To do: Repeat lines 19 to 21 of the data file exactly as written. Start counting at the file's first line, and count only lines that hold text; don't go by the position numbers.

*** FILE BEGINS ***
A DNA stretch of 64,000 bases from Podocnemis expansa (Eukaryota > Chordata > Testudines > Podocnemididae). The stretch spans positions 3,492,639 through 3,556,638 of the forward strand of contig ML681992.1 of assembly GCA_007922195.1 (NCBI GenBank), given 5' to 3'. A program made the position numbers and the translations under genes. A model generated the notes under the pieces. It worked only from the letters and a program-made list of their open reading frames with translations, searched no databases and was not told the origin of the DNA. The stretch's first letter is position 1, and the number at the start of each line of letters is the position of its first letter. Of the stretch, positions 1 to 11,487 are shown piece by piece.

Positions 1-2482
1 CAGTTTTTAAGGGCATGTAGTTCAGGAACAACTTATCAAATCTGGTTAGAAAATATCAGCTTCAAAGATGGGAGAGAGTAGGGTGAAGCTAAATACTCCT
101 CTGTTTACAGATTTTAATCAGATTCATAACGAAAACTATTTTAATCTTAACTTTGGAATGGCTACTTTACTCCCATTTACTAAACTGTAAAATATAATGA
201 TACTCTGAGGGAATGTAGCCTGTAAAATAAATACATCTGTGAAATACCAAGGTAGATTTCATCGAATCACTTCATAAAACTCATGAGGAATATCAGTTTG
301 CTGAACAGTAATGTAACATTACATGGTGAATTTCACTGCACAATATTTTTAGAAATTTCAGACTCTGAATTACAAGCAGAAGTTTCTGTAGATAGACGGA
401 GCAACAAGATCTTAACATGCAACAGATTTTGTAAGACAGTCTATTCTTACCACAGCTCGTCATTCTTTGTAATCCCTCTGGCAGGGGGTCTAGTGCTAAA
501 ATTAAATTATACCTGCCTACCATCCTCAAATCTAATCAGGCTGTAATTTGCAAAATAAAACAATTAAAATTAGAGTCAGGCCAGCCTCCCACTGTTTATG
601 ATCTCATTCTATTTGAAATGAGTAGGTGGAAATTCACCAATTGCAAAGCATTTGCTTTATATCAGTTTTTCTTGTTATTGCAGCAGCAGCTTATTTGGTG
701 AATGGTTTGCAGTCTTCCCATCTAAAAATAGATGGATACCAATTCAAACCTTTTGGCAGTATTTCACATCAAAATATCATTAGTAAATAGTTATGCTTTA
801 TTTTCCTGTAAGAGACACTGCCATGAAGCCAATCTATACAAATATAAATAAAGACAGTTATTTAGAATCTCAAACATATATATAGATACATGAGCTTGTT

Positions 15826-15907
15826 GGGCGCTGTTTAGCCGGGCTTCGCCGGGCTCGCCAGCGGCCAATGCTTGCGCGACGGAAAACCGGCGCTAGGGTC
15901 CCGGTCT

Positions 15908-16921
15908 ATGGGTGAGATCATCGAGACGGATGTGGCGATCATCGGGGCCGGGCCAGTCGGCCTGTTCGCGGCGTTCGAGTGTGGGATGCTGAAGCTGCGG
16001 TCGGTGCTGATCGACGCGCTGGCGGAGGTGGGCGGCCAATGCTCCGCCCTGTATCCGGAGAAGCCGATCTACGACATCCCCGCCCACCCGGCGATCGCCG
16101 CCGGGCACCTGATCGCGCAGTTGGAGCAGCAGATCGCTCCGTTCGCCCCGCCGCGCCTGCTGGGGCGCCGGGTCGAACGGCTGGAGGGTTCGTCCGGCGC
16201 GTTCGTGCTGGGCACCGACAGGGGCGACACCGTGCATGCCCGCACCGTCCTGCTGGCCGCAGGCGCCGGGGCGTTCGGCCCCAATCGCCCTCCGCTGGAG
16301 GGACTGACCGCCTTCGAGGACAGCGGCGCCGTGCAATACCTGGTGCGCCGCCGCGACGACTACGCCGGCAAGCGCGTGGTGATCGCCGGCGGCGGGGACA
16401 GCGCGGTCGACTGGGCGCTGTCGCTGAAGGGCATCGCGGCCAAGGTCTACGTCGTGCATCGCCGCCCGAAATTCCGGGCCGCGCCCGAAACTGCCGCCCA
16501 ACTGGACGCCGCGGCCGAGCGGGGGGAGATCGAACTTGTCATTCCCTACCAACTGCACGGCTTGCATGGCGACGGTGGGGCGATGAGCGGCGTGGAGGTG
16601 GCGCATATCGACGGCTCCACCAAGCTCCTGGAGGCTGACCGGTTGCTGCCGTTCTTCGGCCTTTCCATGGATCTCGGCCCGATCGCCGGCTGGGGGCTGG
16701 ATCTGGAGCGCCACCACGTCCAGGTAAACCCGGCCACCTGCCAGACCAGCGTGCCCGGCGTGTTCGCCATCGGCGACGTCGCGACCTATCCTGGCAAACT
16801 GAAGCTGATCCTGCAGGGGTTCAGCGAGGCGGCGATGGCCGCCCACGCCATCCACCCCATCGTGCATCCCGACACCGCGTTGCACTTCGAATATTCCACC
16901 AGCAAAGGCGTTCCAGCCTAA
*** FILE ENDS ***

16201 GTTCGTGCTGGGCACCGACAGGGGCGACACCGTGCATGCCCGCACCGTCCTGCTGGCCGCAGGCGCCGGGGCGTTCGGCCCCAATCGCCCTCCGCTGGAG
16301 GGACTGACCGCCTTCGAGGACAGCGGCGCCGTGCAATACCTGGTGCGCCGCCGCGACGACTACGCCGGCAAGCGCGTGGTGATCGCCGGCGGCGGGGACA
16401 GCGCGGTCGACTGGGCGCTGTCGCTGAAGGGCATCGCGGCCAAGGTCTACGTCGTGCATCGCCGCCCGAAATTCCGGGCCGCGCCCGAAACTGCCGCCCA